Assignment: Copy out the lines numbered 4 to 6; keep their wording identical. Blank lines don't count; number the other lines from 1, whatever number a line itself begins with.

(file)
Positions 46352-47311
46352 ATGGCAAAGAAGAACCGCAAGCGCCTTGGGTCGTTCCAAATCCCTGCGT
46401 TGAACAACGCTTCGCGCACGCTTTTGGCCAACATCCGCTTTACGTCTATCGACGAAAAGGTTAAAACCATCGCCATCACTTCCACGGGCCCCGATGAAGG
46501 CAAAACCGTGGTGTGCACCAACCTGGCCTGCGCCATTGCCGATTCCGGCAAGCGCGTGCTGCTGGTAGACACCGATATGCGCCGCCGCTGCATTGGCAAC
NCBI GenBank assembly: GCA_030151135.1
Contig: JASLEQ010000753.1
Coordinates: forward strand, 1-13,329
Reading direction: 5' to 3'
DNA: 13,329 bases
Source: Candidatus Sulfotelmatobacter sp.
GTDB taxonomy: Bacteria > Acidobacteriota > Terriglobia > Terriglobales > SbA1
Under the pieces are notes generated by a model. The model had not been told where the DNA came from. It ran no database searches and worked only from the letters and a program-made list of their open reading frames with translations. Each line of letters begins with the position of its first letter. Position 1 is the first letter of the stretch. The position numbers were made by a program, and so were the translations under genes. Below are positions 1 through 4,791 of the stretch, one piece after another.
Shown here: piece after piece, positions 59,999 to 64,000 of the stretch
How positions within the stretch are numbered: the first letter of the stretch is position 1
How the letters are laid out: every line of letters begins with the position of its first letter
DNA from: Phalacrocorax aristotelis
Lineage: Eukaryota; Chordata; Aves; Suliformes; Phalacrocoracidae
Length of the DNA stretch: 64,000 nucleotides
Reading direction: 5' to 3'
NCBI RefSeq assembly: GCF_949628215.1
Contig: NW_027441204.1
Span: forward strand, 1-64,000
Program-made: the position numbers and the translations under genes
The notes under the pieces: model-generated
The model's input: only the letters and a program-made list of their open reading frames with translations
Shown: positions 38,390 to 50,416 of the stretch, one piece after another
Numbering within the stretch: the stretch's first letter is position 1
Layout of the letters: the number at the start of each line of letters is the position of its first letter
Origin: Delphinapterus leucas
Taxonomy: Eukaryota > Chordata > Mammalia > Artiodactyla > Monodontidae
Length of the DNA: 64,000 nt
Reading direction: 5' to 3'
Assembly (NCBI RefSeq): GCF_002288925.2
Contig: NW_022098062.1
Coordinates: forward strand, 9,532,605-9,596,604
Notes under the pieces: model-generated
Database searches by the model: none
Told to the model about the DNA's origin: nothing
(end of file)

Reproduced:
46501 CAAAACCGTGGTGTGCACCAACCTGGCCTGCGCCATTGCCGATTCCGGCAAGCGCGTGCTGCTGGTAGACACCGATATGCGCCGCCGCTGCATTGGCAAC
NCBI GenBank assembly: GCA_030151135.1
Contig: JASLEQ010000753.1